With the 1992 Summer Olympics fast approaching I picture myself standing in the host city, breathing the salty air from the Mediterranean Sea, listening to church bells toll and proud Spaniards shouting, "Saludo, Saludo -- Welcome to Barcelona!"
Many flags will be at the Olympic stadium for the first time: those of countries that only recently have won their independence. Missing will be the flags of the Soviet Union, East Germany and other former communist countries.
Instead of witnessing the thrilling events in person, I can only dream about them with the help of the newspaper and television, or console myself with these words from a song by Franz Lehar: "Happy is he who forgets what he cannot change."
Many times I've sung that song -- when the outside world was hidden from me by an invisible curtain, when it was a crime to listen to a foreign radio station or voice an opinion contrary to the doctrine of the Third Reich.
That curtain was lifted, but only for two short weeks in the summer of 1936. Welcome to the Olympics, read the banners strung across the streets in my native Berlin. "Welcome, strangers from foreign lands," I thought jubilantly.
I still thank my mother for opening our house to the people from America, to Mrs. Holman and her daughter Vivian. One look at the German-American teen-ager from Philadelphia told me we would have fun together, we'd become friends.
And we did.
While my mother muddled through a mixture of German-English with Mrs. Holman in the living room, Vivian and I sat in the kitchen and talked about clothes and snacked on junk food. "Verboten," I'd hear my mother whisper through the open door when Mrs. Holman expressed concern about our government. Mother would quickly change the subject and ask about those wondrous appliances -- refrigerators, washers and dryers -- that were practically unheard of in Germany at that time.
To broaden our vocabularies, Vivian and I would converse in each other's native tongue. It wasn't always easy, our hands putting the message across when words failed.
I listened open-mouthed to her verbal picture of the United States: the vast country, the Statue of Liberty, the Fourth of July celebrations, the meaning of freedom.
To do my part, I had school friends over. We sang sentimental songs and held hands in the spirit of camaraderie.
Of course the main purpose of the Holmans' visit was to attend the Olympics. Together Vivian and I rode the U-Bahn (subway) to the Olympic stadium.
At the entrance to the stadium, people stood in groups discussing the 200-meter track race. The name Jesse Owens was mentioned, but it didn't mean anything to me.
It still didn't mean anything after the athletes were in the starting position and Jesse Owens, muscles bulging and glowing, looked far ahead to the banner at the finish line.
The tension grew. Everyone was waiting for the pistol shot. When it wasn't fired, people grew restless. Then the word was passed -- the Fuhrer had arrived. People rose as if electrified, stretched out their arms and shouted, "Heil Hitler!"
Vivian poked me in the ribs. "They're crazy!" she shouted over the roar of voices. I cautiously turned my head to see if a brown shirt (Nazi) had caught her remark. We were safe, all eyes hung on the Fuhrer.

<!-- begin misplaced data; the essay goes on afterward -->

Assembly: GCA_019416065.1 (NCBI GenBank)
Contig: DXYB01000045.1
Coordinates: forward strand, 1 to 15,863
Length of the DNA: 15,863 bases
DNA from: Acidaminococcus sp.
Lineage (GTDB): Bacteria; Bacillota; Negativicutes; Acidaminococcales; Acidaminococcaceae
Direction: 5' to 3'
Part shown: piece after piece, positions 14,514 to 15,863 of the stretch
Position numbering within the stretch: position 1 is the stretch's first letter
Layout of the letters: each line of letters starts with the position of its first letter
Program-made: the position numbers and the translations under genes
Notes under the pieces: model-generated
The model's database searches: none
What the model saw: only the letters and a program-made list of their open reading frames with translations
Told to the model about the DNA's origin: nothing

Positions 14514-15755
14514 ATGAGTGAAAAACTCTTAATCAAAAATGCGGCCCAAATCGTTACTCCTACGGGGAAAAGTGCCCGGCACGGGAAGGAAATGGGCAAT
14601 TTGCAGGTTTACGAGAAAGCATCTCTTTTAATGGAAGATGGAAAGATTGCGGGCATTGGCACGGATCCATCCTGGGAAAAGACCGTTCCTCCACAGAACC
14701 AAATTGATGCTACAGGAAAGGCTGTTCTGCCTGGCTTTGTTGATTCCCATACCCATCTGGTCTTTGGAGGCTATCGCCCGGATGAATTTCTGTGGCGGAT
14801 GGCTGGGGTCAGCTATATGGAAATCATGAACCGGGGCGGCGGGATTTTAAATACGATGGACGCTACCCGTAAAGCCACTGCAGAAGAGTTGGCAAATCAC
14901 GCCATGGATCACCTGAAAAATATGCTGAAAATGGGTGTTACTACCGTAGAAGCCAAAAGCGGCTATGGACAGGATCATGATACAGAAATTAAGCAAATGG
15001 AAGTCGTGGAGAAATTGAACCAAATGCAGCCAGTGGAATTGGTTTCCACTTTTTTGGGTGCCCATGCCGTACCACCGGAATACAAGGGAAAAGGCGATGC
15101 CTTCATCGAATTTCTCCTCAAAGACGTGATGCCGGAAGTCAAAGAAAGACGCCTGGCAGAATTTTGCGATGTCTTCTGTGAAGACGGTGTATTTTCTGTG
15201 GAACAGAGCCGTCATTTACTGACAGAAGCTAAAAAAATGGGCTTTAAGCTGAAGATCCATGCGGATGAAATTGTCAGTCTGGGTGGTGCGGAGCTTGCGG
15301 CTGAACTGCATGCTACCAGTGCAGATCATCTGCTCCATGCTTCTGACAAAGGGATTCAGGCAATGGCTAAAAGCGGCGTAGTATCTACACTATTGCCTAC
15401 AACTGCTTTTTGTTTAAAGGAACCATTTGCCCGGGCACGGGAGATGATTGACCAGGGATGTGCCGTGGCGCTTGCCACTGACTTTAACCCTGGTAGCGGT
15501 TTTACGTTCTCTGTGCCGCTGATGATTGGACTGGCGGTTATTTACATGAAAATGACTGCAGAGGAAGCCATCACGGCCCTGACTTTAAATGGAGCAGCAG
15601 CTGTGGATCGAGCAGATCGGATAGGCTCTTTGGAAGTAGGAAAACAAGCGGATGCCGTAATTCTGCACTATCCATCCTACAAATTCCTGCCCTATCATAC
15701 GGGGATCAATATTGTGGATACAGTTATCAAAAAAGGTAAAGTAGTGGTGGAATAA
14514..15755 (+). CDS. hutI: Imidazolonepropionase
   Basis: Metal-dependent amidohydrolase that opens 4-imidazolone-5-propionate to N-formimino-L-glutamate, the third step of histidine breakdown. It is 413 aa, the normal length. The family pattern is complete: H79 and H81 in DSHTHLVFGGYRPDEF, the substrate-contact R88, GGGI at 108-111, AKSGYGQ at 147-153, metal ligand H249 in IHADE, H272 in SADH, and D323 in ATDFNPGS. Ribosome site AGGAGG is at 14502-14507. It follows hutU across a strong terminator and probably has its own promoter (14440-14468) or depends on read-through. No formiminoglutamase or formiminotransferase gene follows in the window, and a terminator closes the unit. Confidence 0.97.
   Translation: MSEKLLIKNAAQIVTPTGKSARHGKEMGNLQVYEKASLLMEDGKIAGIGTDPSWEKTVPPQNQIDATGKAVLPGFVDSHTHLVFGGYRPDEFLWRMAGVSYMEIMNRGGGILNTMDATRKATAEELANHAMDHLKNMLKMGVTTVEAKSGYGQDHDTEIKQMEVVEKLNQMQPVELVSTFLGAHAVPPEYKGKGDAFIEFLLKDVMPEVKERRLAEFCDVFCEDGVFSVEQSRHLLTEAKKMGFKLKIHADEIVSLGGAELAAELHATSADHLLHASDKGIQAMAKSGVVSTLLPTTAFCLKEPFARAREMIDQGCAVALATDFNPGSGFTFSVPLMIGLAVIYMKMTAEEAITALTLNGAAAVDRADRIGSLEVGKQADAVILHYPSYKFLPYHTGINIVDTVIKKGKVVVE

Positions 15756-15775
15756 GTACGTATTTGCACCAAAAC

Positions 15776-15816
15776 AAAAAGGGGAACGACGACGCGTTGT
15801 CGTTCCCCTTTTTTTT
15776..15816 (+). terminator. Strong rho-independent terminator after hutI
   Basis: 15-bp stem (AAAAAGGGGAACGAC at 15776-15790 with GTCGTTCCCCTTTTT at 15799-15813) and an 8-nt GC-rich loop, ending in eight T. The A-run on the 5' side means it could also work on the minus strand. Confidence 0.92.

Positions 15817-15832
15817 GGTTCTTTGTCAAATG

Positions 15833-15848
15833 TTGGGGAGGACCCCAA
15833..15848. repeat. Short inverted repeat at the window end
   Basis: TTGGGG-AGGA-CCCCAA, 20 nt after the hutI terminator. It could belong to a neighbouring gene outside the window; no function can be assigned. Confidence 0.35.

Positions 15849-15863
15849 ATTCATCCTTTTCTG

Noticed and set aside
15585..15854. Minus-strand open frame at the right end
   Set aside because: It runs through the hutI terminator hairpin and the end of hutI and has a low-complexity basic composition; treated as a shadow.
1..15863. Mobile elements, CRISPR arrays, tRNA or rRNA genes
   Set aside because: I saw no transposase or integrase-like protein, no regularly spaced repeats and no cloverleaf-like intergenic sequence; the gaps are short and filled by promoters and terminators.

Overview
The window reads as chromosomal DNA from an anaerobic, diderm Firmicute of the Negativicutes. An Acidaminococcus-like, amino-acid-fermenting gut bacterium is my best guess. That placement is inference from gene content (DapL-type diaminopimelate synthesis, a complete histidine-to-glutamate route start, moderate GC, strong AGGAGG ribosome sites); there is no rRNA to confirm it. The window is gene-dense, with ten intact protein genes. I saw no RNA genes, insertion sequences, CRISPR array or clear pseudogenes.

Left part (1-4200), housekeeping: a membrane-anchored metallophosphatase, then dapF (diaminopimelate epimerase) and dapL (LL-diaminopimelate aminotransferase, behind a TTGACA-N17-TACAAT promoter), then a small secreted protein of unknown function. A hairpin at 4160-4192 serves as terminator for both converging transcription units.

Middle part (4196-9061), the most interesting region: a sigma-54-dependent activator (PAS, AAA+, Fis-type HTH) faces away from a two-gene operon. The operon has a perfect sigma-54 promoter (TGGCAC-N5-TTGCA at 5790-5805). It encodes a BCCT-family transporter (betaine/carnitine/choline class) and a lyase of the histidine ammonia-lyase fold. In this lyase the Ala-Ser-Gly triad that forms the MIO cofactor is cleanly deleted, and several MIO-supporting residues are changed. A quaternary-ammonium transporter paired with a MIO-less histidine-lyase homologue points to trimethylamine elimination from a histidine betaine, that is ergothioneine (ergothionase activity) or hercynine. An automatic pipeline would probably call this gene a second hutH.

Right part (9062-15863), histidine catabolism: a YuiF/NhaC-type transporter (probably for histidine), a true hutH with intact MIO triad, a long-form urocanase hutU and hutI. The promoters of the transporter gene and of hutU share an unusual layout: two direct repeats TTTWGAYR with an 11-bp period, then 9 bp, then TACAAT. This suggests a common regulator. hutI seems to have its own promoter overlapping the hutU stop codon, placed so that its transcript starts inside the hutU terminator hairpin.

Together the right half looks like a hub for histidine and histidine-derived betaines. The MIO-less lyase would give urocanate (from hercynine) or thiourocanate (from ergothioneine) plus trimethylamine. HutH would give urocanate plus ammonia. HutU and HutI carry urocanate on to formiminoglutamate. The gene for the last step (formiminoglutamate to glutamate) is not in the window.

And then the race began, and what a race it was. Jesse Owens took off like an arrow, with Matthew Robinson following on his heels. Seeing these two up front, fellow Americans lining the bleachers grew wild, shouting "USA! USA! USA!" And waving American flags like crazy.
Jesse won. His body bathed in sweat, he looked at Adolf Hitler. Was he going to be asked to his box? Would he receive the customary congratulations? There was none, just a grimaced face and a hasty exit by the Fuhrer. Jesse wasn't supposed to win. He wasn't Aryan. He didn't belong to the super race.
Not daring to voice their enthusiasm for Owens and his sportsmanship, Germans kept silent until the Fuhrer was out of sight.
And then a roar ran through the stadium. It was everybody shouting, "Jesse! Jesse! Jesse!"
All fired up, Vivian and I rose from our seats and waved and cheered.
What a day! What an event! What a man!
The next day was the women's high-diving competition. "I don't have a ticket," I lamented at the breakfast table. Blessed be Mrs. Holman. Turning to my mother, she said, "I hear they're having the sale of the year at Hertie's. Shall we go together?" And then she handed me her admission slip.
I naturally rooted for Kaethe Koehler, a German, to win the gold medal. It wasn't to be. Dorothy Poynton Hill, an American, dove down the 30 feet, her body as straight as a stickpin. There was no splash, only a ripple as she hit the azure water and disappeared into it.
The next day, we watched as the German Ludwig Stubbendorf won the gold medal in an equestrian competition. He seemed to look sad listening to the German national anthem while the swastika flag was slowly raised.
Too quickly the Holmans' visit came to an end. Though Vivian and I had promised to keep in touch, we never did. But I thought of her often over the years, especially after I left my native country.
Gripping the rail of the SS America as the Statue of Liberty came in sight, I thought I heard Vivian's voice shouting, "USA! USA! USA!"
I think about her now and wonder if she will be in Barcelona later this month rooting for the American athletes. On second thought, I believe she'd rather be back in Berlin, shaking hands with Jesse Owens and thanking him for that thrilling day in 1936.
I know I'd want to do the same.
ERIKA YOUNG is a Baltimore free-lance writer.